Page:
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Devil’s Advocate for Electronic Arts

Posted March 6, 2013 by Esteban Cuevas in Editorials

Electronic Arts is one of if not the most hated video game publisher in the industry. And that’s a shame. EA has incurred the wrath of gamers across the internet for controversial business practices such as micro transactions in fully priced games, always online DRM, and utilizing online passes to discourage used games sales. Not to mention the initiative to have all of their released titles to have some form of multiplayer, day one DLC, bloated costs and revenue expectations for less than triple A titles and the list goes on and on.

However, one thing that bothers me about EA is despite all the nonsense they put in their titles, they still make good games. I just finished Crysis 3 and I’m playing Brutal Legend on PC and these are good games that I could recommend to a lot of gamers. However, I know some won’t touch them because they’re Electronic Arts titles and they don’t like to support that company because of the crap EA tries to pull. I can’t even blame them, as I am fully aware of the downright anti consumer tactics the company will wholeheartedly employ. It’s self sabotage and sometimes, I have to wonder if EA is even aware of what they’re doing. For instance, including an online pass into Kingdoms of Amalur: Reckoning, a brand new IP with no install fan base that actually lacked multiplayer, is such a ludicrous idea, I have to imaging that a big group of executives weren’t aware of what they were doing.

I am not going to say that all of their games are good. Sure, some of their titles are shovelware like Harry Potter and the Deathly Hallows Part 2 or unoriginal sequels like Medal of Honor: Warfighter but there’s still fun games to be played from them. Electronic Arts has the Mass Effect and Dragon Age series, both beloved RPG franchises from a beloved developer, BioWare. They’ve released new entries in old favorites like NFL Blitz and NBA Jam. They even have more niche titles like Command and Conquer and Alice: Madness Returns. In fact, that’s why they are as big of a publisher as they are. I’m sure a lot of us have fond memories of titles like Road Rash and Mutant League Football. In fact, I even posted a blog about what I would like in an Electronic Arts compilation a few months back. The company makes a lot of not only good titles but beloved titles with big fan bases.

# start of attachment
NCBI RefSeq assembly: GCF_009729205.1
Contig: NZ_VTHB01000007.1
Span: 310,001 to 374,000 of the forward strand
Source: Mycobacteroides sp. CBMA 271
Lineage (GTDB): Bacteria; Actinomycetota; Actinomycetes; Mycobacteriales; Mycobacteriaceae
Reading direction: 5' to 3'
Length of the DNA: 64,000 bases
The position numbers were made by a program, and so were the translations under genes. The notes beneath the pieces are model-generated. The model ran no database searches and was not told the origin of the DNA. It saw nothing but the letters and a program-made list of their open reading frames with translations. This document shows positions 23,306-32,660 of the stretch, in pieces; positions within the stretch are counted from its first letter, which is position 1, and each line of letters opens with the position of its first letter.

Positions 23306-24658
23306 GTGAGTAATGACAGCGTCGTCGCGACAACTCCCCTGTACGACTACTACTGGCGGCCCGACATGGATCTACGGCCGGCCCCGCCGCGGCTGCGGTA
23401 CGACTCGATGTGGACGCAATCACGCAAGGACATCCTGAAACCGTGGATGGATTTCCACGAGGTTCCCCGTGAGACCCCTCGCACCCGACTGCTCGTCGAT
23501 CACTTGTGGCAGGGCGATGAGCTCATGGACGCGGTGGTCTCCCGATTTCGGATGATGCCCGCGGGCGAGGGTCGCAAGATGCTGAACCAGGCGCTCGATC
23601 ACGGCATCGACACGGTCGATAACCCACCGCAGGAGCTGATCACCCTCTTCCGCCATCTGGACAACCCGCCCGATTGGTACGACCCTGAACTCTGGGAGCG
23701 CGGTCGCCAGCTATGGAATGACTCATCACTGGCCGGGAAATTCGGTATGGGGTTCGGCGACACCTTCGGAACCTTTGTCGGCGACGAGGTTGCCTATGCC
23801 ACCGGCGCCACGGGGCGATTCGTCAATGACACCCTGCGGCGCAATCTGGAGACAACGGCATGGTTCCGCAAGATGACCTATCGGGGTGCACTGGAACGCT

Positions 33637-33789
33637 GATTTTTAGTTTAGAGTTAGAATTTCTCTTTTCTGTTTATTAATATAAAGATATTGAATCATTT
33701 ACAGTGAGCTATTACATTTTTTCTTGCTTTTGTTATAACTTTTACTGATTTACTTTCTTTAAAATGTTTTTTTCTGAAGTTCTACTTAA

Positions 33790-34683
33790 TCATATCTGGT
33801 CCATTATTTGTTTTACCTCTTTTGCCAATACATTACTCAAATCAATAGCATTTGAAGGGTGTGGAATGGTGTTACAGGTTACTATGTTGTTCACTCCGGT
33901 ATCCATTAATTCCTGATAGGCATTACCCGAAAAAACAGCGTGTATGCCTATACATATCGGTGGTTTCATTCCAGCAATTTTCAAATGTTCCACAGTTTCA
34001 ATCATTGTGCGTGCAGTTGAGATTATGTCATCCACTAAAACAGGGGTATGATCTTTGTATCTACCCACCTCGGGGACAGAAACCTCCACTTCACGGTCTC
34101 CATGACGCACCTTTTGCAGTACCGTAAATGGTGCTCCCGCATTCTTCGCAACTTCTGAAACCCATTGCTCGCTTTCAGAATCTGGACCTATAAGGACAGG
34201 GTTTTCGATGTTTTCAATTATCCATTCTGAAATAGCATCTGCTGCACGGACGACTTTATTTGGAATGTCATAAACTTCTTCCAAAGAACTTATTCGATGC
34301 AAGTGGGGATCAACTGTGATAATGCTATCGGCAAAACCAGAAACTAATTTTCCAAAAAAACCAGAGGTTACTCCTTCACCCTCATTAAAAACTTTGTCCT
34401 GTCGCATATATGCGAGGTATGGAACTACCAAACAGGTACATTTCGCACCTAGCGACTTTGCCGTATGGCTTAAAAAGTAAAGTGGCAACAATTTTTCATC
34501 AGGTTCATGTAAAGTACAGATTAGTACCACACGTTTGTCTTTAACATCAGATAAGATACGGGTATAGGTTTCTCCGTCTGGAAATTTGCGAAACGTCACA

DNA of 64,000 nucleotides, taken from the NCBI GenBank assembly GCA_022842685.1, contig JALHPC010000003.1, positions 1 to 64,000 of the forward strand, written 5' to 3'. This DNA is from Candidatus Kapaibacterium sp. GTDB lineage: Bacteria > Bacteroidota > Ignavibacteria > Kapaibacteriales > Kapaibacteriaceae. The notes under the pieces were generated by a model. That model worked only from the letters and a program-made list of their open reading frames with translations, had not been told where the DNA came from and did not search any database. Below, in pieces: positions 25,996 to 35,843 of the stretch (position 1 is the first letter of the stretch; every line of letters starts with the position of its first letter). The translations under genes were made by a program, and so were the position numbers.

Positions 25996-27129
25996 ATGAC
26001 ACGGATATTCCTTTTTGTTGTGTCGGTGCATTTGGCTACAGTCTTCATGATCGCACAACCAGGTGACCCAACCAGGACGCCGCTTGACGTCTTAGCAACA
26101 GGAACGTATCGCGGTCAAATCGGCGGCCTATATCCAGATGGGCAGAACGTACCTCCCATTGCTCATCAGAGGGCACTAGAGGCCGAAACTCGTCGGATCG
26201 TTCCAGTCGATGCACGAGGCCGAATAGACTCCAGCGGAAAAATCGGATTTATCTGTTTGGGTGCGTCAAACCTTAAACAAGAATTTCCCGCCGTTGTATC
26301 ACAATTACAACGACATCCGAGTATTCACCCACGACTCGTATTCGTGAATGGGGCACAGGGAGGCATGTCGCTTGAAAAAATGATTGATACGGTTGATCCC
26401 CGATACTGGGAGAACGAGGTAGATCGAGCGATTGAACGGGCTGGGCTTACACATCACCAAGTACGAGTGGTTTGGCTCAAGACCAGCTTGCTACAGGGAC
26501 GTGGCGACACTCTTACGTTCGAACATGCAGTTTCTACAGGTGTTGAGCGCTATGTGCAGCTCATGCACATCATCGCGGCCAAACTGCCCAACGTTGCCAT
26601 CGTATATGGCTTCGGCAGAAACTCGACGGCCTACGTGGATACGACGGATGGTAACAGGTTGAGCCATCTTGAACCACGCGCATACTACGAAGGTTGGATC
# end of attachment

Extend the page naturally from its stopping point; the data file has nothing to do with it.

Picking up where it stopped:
A good example is the recently released SimCity, which so many people were looking forward to. I was interested myself but then I heard it had to be connected to the internet at all times. Why!? I understand if there are all these features you want to incorporate but make that one mode. Include an offline mode so those who don’t have a steady online connection can still play. I don’t think I’ll ever play that game now because I don’t want to deal with the frustration of not being able to play my game in case my internet connection goes down or something happens with their servers. Which is what has happened. At launch, SimCity was down and not working for most people. From various reports, it still isn’t up. The game by all recent accounts is fine. In fact, it’s good; maybe even great. However, the business end of the company essentially got in the game’s way and now we, the consumer have to pay the price.

Electronic Arts is not very different from many other publishers. Nintendo, Ubisoft and Activision make the same mistakes. However, EA doesn’t seem to learn from its mistakes. These issues are consistent and gamers have learned to recognize them. However, EA remains one of the biggest publishers in the industry and it’s due to the fact that they still manage to make compelling and even crowd pleasing titles. As much as gamers like to hate on EA, it’s really only a portion of the company that needs to be loathed. The solution may be just a change in positions at the corporate level. I’m looking at you, John Riccitiello.

About the Author

Esteban Cuevas

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